Visit the Citadel
The hilltop fortress known as the Citadel is one of the top places to visit in Gozo. The area has been inhabited for millennia, but the current incarnation of this walled area of the capital city dates from 1551.
The Citadel is home to several museums and a 500-year-old prison once run by the Knights of St. John, where you can visit the old cells and see centuries’ worth of graffiti from the prisoners. There are also several chapels and the Cathedral of the Assumption, a 17th-century Baroque church, which is impossible to miss.
While the main attractions are worth a stop, the best parts of visiting the Citadel are wandering through its old lanes and taking in the views of Gozo from the fortress walls.
Marvel at Gozo’s salt pans
Just three miles from the Citadel near the village of iz-Zebbug are a group of salt pans cut into the coast. The interlacing pans—some of which date back to Roman times—are still used for harvesting salt from the sea. The combination of the rocky coast, the breaking waves, and salt pan mosaic was one of the most unique things to see in Gozo.
Take a break in Xlendi
The fishing village of Xlendi is a perfect spot for lunch and soaking up the sun in Gozo. The seaside promenade is lined with restaurants and cafés where you can watch fishermen bringing in their catch of the day.
There is a small sandy beach and plenty of points for snorkeling, swimming, or diving in the bay. No matter what, take a few minutes to climb the steps for views of the bright blue water below.
One thing to skip: Dingli Cliffs
I hope it’s clear how much we absolutely loved Malta. But there was one place that left us a bit confused—Dingli Cliffs. On the west coast of Malta near Rabat, Dingli is one of the highest points in Malta at around 825 feet (250 meters).
While the views at Dingli weren’t bad, there was nothing overly remarkable about the cliffs here. Maybe we weren’t at the right spot or didn’t have the right angle. Maybe we were jaded after seeing places like the Cliffs of Moher, or maybe we were just so impressed by the rest of Malta and Gozo that Dingli just didn’t quite live up to our expectations. Either way, Dingli Cliffs were skippable for us.
When to visit Malta
With lots of sunshine year-round, Malta is a great place to visit during most of the year. April through October are the warmest months, so if swimming or diving is on your agenda, this is the best time to visit Malta. We visited in mid-October and temperatures were still in the mid-80s. Winter in Malta is cool, and attractions have more limited hours or are closed completely.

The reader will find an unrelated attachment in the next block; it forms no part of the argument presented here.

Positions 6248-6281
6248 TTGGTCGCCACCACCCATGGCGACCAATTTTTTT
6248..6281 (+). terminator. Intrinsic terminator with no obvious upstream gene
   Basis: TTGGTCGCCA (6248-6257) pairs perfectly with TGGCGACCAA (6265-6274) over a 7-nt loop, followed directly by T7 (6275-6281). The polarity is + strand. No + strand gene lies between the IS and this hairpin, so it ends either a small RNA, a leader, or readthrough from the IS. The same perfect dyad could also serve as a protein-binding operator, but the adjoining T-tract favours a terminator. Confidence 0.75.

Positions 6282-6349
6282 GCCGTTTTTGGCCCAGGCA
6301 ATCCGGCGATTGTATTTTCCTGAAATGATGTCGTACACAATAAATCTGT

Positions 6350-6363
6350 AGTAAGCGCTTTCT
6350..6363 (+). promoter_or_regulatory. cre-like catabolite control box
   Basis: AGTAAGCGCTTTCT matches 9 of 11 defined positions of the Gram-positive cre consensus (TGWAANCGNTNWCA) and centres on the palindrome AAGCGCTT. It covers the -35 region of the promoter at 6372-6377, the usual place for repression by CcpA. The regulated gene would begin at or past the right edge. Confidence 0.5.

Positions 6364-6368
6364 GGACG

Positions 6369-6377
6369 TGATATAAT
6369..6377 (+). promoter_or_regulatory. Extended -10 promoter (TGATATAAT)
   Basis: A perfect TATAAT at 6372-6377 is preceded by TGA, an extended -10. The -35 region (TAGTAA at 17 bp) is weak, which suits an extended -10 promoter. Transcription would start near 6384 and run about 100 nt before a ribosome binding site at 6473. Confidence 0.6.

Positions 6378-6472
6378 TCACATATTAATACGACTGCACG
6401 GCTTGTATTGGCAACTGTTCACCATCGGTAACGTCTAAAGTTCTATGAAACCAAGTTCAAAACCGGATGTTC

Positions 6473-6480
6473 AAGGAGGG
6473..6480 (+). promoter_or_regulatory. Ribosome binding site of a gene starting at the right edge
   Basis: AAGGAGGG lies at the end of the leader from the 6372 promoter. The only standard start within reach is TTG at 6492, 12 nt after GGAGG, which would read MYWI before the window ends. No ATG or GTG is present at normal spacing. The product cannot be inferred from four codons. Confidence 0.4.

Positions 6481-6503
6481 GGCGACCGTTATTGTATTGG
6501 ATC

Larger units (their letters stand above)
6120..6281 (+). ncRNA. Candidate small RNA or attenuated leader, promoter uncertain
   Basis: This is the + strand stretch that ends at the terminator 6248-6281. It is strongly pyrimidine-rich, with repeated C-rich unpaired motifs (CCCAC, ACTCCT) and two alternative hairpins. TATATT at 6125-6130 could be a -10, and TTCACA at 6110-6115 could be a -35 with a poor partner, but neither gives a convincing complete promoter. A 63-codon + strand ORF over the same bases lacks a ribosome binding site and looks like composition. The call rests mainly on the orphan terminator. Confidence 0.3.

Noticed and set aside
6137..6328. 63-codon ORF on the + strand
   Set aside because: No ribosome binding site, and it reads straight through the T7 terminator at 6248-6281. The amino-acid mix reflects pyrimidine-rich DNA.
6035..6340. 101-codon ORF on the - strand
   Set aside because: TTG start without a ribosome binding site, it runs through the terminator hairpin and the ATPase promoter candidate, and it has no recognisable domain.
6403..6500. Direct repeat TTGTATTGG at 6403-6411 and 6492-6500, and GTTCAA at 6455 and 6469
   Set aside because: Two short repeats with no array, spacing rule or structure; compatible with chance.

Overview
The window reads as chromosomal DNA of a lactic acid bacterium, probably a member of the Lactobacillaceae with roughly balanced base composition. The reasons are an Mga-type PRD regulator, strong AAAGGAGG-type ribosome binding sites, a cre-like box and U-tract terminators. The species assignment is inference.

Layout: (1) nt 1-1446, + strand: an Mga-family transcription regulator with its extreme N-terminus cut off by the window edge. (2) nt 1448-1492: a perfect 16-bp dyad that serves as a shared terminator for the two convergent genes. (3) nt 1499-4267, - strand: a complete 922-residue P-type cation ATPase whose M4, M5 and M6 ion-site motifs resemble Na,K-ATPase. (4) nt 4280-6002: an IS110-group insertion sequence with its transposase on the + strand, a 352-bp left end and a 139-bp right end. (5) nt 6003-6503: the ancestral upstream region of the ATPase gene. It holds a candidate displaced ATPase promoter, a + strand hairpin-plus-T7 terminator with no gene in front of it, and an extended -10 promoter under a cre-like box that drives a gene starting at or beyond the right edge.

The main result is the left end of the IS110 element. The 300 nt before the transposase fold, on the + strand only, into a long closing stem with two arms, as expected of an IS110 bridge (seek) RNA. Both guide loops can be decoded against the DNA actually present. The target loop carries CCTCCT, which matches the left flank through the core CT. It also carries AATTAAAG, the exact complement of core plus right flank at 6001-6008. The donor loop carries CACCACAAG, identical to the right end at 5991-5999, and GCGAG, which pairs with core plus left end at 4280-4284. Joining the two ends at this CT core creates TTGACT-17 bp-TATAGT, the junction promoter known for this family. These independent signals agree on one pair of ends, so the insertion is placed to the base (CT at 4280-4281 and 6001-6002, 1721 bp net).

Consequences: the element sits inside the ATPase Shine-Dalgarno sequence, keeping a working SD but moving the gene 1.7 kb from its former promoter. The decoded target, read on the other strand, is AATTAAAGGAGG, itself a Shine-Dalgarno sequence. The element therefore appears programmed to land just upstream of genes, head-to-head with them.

It’s worth noting that Malta is very small. Combined, the area of Malta, Gozo, and Comino is only 10% the size of Rhode Island, the smallest state in the U.S. Crowds—especially in Valletta and getting around on buses—can be a challenge, so keep that in mind when you’re choosing the timing of your visit.
How to get to Malta
Malta is practically in the center of the Mediterranean Sea, so it’s easy to reach from most European cities. Major carriers fly regular routes as do budget airlines like easyJet, RyanAir, and Wizz Air.
Taking the ferry to Malta from Sicily can also be a great option. As with a flight, the specifics of your journey depend on your departure point, the service you choose, and the time of year you travel. Our trip on the Virtu ferry was approximately 1 hour 45 minutes.
Where to stay in Malta
Tourists stay in three primary areas in Malta—Valletta, Sliema, and St. Julian’s.
Valletta—The capital is the best place to stay if you’re interested in history and culture. Nightlife here is more limited than in some other neighborhoods. Most hotels in Valletta are boutique hotels rather than large chains. There are unique options like a Palazzo Prince d’Orange, a 17th-century palace, or the modern SU29 Hotel.
Sliema—This quiet, more residential area still has a great selection of restaurants and shops and a lovely promenade. Sliema is well-connected to Valletta by ferry. The 4-star Victoria Hotel, which features a rooftop pool and luxury spa, is just a 5-minute walk from the promenade. The highly-rated Palazzo Violetta is a great value and offers free parking at their modern studios and suites. Some rooms come with kitchenettes and 40″ flat screen TVs.
St. Julian’s—St. Julian’s (particularly Paceville) is known for its nightlife, but it’s great during the day as well with lovely views along the water and lots of restaurants to choose from. We stayed at Le Meridien Hotel and Spa, which is quiet and has an amazing rooftop pool.